“What next” the lurking question for minor stakes winners

When horses compete in minor stakes, the question always lurking in the background – especially for the winner – is: What next?

Did this race answer particular questions? Did it set the horse up for a next step? And if so, what next step?

For at least one of Saturday’s winning trainers at PImlico, the answer was pretty clear. For the connections of another, it was more of a fingers-crossed kind of thing.

Witty, second five times in seven 2023 outings, including three consecutive turf sprint stakes, finally earned his first stakes win on the turf – he already has two on the main track – with a narrow score in the grassy, five-furlong Ben’s Cat Stakes.

“I had to wait until the very end to cheer,” said trainer-breeder-owner Elizabeth Merryman, “because it seemed like, ‘Oh, he needs me.’”

What the race suggested, Merryman said, was the Witty’s future is on the turf. He’s a half-brother to top turf sprinter Caravel – he’s by Great Notion, while she’s a Mizzen Mast – so turf makes sense. His first career turf try – in the 2022 Grade 2 Penn Mile – may have suggested otherwise, but that came at a distance that’s perhaps too far over a boggy surface that he didn’t take to. His more recent efforts in turf sprints seem more relevant.

“I think the main thing with him is he’s gotten some confidence on the turf,” Merryman explained. “You know, he doesn’t have the strongest hind end, and he’s a great, big horse. And it’s just hard for him to get in gear when the when the dirt is breaking away from him behind. And I think as he’s had a couple of starts on the turf he’s had the confidence that the footing is not gonna break away from me, I don’t have to worry about that.”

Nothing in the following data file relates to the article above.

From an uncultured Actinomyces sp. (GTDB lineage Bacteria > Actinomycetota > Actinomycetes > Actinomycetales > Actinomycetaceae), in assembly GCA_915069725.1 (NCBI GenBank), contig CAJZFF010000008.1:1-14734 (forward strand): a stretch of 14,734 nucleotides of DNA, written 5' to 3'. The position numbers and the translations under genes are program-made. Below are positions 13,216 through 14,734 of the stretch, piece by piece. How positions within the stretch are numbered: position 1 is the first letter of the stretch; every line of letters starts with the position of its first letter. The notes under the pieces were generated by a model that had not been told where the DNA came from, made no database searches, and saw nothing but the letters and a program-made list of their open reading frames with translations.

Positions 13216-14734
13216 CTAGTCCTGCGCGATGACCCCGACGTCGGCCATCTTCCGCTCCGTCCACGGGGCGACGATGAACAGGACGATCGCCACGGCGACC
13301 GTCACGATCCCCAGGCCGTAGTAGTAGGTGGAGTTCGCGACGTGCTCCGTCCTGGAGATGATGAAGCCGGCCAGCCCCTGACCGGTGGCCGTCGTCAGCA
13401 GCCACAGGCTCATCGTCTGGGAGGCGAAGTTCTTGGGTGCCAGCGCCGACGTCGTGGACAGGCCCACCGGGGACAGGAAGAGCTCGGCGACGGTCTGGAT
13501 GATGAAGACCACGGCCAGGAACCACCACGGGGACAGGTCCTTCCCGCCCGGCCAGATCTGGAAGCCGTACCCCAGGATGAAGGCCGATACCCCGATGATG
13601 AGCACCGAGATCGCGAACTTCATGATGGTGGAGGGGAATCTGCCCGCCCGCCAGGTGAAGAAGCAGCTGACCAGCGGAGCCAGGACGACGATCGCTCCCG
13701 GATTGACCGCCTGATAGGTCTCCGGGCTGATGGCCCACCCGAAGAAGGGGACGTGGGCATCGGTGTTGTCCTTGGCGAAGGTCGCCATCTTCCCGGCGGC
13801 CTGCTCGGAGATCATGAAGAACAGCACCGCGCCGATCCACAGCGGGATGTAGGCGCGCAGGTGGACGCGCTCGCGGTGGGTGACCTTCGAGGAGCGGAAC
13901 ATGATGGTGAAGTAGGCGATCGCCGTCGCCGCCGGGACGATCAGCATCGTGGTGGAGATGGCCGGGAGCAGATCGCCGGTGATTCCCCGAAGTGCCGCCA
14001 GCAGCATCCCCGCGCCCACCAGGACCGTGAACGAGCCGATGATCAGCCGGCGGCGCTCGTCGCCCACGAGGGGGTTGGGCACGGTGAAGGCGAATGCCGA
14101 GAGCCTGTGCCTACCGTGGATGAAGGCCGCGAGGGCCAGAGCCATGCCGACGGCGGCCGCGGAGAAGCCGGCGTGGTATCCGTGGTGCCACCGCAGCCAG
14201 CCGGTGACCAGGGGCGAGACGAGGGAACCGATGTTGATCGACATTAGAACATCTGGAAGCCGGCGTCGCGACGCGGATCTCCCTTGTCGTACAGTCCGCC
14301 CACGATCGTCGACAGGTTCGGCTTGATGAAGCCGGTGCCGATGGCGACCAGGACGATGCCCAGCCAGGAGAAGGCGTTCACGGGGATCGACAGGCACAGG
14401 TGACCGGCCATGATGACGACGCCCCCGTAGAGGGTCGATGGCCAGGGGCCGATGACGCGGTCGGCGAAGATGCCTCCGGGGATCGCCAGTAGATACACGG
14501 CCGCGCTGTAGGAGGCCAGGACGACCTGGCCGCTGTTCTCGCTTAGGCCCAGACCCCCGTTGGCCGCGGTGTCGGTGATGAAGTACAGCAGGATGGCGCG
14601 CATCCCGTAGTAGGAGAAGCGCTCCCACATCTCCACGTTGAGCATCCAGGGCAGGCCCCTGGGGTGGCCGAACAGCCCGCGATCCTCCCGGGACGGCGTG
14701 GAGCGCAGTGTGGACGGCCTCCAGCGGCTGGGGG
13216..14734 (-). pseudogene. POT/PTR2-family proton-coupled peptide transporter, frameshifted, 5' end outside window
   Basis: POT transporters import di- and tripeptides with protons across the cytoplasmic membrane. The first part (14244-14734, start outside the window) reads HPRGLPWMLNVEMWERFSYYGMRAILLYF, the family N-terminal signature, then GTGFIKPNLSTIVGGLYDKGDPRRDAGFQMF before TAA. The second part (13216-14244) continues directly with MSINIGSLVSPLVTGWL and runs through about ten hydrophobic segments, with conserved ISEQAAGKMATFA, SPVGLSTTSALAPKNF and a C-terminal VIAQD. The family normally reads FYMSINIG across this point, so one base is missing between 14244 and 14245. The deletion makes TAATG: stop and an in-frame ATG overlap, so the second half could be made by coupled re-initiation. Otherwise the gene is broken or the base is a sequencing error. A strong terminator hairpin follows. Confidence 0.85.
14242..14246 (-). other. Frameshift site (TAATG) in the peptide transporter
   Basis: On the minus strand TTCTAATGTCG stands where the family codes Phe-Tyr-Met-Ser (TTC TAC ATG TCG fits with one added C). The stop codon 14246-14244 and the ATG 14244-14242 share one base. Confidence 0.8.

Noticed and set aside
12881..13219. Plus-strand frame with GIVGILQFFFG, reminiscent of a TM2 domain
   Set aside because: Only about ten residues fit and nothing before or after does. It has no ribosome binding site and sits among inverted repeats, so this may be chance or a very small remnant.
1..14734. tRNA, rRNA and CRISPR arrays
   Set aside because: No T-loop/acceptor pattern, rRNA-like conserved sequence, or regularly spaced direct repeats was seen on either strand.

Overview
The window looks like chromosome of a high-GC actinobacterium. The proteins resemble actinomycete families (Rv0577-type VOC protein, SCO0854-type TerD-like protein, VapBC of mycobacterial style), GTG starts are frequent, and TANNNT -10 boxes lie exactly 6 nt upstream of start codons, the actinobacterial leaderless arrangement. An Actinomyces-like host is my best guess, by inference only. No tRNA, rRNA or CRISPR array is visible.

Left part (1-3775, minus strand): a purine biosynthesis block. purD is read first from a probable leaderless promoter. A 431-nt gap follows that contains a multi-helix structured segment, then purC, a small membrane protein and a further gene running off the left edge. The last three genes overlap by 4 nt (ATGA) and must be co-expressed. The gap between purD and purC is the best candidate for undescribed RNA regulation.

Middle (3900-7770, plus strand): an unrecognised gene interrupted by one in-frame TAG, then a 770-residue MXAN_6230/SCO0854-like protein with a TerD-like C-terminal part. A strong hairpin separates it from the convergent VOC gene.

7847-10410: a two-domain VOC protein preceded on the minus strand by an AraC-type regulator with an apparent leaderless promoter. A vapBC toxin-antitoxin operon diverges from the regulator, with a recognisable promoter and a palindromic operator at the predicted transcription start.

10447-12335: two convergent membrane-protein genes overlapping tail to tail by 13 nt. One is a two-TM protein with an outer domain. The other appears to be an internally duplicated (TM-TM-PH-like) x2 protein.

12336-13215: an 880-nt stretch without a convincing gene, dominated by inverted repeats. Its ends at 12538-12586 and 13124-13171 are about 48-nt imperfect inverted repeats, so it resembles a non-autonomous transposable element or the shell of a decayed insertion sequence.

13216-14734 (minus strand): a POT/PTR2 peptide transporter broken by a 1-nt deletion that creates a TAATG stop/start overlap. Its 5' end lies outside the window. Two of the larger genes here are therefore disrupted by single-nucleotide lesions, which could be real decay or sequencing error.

Witty took the Ben’s Cat by a hard-fought head over the Mike Trombetta-trained Sky’s Not Falling. The latter, a son of Seville, won last year’s Maryland Million Turf Sprint. The pair could meet again October 14 in that event, which is contested at 5 ½ furlongs, just a touch farther than the Ben’s Cat.

“If everything goes well and he comes out of the race well, I’d like to go to the Maryland Million Turf Sprint,” Merryman noted. “It’ll be the same group. Probably both want farther. So it’ll be a battle.”


For the connections of Intrepid Daydream, meanwhile, her win in the $75,000 Shine Again felt perhaps more like promise delivered than question answered. The Shine Again, restricted to fillies and mares that had never won an open stakes, was the four-year-old Jess’s Dream filly’s first stakes win and fourth win overall from 10 career starts.

“It feels great. It’s a long journey of breeding them and all you go through,” said owner-breeder Larry Fowler. “Injuries to older ones or this or that, it’s a tough business. I’ve been doing it a long time, 30 years or whatever.”

Intrepid Daydream now has four wins from 10 starts and over $200,000 in earnings: nothing to sneeze at by any means and still with plenty of time to burnish the resume. But after her first two wins, by a combined 27 lengths…

Witty narrowly won the Ben’s Cat Stakes. Photo by Jim McCue.

“You always hope, and we’ll see,” Fowler said. “She’s getting bigger and stronger, and she bounces back pretty quickly. I think she would go routes as well as sprints. She’s pretty versatile.”

About that: while the Shine Again was at six furlongs, Intrepid Daydream won her second career start, a 1 1/16-mile maiden special weight test at Delaware Park, by 16 ¾ lengths. That was back in October 2021, and it was her most recent two-turn race.

“It was her maiden win, but, yeah, she just ran huge that day,” said trainer Gary Capuano. “We haven’t had two turns since. She had a lot of time off, but she’s come back nice.”

Intrepid Daydream had run well recently, including a good third, less than a length behind winner Hybrid Eclipse, in the Caesar’s Wish Stakes in July. That race is contested at Laurel’s one-turn mile distance, a trip many trainers believe is more akin to an elongated sprint than to a traditional, two-turn route. 

So Capuano and Fowler will keep an eye on the condition book and try to find an appropriate two-turn spot for their Maryland-bred. She’s nominated to the Twixt, a 1 1/16-mile race at Laurel, and that may be next, if she’s ready. It’s slated for Sept. 30, though, which may be a touch too quick back.

“I’m not sure, depending how she comes out of the race,” Capuano said. “But she’s a big filly and bounces back quick.”